Ethical "white hat" hackers, intentionally looking to expose the cyber vulnerabilities of U.S. equity markets, were able to directly impact market performance in a test last month--forcing a mock market close.
Details of the exercise, dubbed Quantum Dawn 2, were unveiled in a new report earlier this week and highlight the steps the financial industry has taken to tackle ongoing digital threats.
More importantly, they underscore the work that still needs to be done.
“You don’t know what you don’t know until you do exercises like this,” said Cedric Leighton, a former U.S. intelligence officer with the National Security Agency (NSA).
More than 50 entities and 500 people in the financial services sector participated in the wide-scale mock cyber attack hosted by the Securities Industry and Financial Markets Association (SIFMA) on July 18. Ethical hackers were told to give everything they had to try and cripple the U.S. stock market.
The six-hour exercise, which simulated multiple trading days, was designed to be realistic and intense, underscoring the growing sophistication of malicious hackers in an effort to improve the industry's coordinated response in the event of a systemic attack.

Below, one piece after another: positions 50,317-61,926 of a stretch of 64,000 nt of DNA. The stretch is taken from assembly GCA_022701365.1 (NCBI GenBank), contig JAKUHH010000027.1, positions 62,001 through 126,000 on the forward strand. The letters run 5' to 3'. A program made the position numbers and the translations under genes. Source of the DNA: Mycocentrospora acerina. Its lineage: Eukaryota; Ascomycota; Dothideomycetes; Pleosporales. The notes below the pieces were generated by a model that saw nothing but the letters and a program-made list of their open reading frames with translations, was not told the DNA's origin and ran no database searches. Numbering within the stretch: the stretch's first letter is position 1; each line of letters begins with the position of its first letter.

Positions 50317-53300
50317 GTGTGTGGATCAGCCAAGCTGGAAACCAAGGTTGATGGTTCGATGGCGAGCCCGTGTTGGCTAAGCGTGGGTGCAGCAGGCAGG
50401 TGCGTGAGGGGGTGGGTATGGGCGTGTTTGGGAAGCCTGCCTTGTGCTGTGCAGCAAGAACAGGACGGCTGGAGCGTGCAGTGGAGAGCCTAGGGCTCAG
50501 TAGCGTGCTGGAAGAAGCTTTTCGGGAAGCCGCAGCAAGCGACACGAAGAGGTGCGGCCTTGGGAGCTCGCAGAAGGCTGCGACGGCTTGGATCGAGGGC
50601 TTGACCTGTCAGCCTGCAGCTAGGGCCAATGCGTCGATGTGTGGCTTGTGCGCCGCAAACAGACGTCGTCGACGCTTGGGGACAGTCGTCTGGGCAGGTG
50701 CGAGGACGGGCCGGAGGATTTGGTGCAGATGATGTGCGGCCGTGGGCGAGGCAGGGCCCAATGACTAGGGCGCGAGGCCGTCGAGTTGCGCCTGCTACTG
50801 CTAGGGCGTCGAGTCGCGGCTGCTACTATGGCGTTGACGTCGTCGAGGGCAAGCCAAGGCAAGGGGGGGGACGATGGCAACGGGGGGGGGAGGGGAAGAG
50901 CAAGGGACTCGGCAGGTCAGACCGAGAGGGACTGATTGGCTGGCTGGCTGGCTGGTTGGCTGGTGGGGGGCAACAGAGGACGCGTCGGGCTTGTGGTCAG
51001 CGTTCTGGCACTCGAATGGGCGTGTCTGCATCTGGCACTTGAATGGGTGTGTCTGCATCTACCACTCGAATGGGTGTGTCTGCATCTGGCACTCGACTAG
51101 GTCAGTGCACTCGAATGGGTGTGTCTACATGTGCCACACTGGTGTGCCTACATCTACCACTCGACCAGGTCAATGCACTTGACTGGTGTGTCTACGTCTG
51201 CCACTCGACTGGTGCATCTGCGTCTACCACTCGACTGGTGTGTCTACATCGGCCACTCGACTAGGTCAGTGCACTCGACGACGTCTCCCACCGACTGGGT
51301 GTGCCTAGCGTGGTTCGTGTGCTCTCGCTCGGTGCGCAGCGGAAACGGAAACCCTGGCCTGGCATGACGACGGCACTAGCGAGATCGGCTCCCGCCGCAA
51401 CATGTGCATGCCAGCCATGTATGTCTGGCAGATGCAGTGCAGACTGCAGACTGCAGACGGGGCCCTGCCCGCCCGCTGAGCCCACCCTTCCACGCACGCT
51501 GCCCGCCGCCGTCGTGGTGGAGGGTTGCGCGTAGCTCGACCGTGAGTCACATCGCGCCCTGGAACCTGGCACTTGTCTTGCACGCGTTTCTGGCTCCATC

“Quantum Dawn 2 demonstrated the industry’s resiliency when faced with serious cyber attacks that aimed to steal money, crash systems and disrupt equity market trading,” SIFMA CEO Judd Gregg said in a statement.
While the industry has made strides on this front, the test showed how much work still lies ahead in protecting critical U.S. assets, including the highly liquid equity markets.
“Complacency is not an option in the fight against cyber crime,” said Gregg, a former senator.